In 1998 at the tender of age of 28, Mfon was diagnosed with terminal breast cancer. She underwent a major mastectomy to remover the cancer. Considering that women are not even told to get their first mammogram until they are 35, the shock of having breast cancer was enough to leave even the usually tough spirit crippled. But Mfon knew that learning to live without her left breast was going to be an experience she needed to accept. And like many artists that find themselves at the crossroads of life, Mfon used her art to make that important first step. “I (photographed myself) specifically to heal immediately and to get over the mourning. I was like ‘you don’t have a breast and you’re not having plastic surgery anytime soon. So get it together and feel sexy today. Take these pictures now!’” The process of shooting herself became her lie-on-the-couch-therapy-sessions: “Shooting my body made me so much more comfortable with my body. I have way more confidence now.”

In a weird twist of circumstances the resulting series of self-portraits entitled, “The Amazon’s New Clothes,” have become what many friends and critics believe to be Mfon’s best work. And according to some, they believe it is also her most erotic. “She is definitely sexier now than before and you can see that in the photographs,” says her friend Suede whose work has appeared in a number of publications including The Source and Trace.

Amazon’s New Clothes is a reference to the Hans Christian Andersen tale, The Emperor’s New Clothes, and to the mythic Amazon Women Warriors. The Amazon women were a community of strong, statuesque sisters that were amazing marksmen. They were thought to be such precise archers because they shaved off their left breast to have better leverage when they held their bow and arrow. In fact these warriors were so satisfied with the look and feel of their own skin that they were not even aware of their nudity.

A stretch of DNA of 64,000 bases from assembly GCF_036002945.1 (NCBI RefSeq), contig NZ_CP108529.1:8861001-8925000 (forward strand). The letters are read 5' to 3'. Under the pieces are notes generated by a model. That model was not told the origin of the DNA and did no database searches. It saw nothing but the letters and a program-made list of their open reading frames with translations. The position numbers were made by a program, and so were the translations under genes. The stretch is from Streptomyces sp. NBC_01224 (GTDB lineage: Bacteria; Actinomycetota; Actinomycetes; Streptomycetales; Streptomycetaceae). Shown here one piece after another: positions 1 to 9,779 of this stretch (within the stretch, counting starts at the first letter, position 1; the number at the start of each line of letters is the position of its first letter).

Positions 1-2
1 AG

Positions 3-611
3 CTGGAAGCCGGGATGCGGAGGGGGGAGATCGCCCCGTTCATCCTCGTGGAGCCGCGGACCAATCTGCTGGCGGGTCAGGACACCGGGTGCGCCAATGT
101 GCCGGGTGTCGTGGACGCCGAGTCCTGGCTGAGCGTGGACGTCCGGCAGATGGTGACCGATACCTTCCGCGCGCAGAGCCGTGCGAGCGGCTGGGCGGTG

Like these Amazonians, Mfon’s photos showcase her body as a wondrous work of art—single breast, scar and all. In what she refers to as ‘still lifes’, Mfon leaves her taut, sinewy body exposed with only a flower or garters for added depth or design. Whether she is wearing a mask or her back is turned we never see Mfon’s face. “In America many people have a limited view of what they consider attractive and a lot of this begins with whether they think the face is attractive. So even if the gesture is beautiful, someone can deny that based on the model’s face,” she explains almost defiantly. Besides the scar there is very little evidence of the ravages of chemotherapy. As a matter of fact the last thing you think about is suffering or that this woman has had a mastectomy.

Mfon received an Honorable mention in this year’s very competitive American Photography Magazine contest and her work was on exhibition this past May at the Senegalese Bieenale in Dakar, Senegal . In February 2001, The Amazon’s New Clothes will be featured in “Committed to the Image: A Half Century of Black Photography in America,” at the Brooklyn Museum of Art. She admits that she is more productive now and spiritually feels better than ever. “I’m nothing like I was before I found out I had breast cancer. It’s wild because now it’s my second year and I have come full circle. I have more reverence for life than I ever have. I completely exist in the here and now. I’m constantly shooting myself so I can continue to appreciate what I have and where I am. Maybe I’ll get breast implants tomorrow and maybe I won’t. Maybe I will not even live past tomorrow. I just want to make sure that wherever I am, I am totally diggin’ where I am—not mourning or wishing I had a bigger ass. I just don’t have time for that anymore. I feel sexy now. And I never felt like that before.”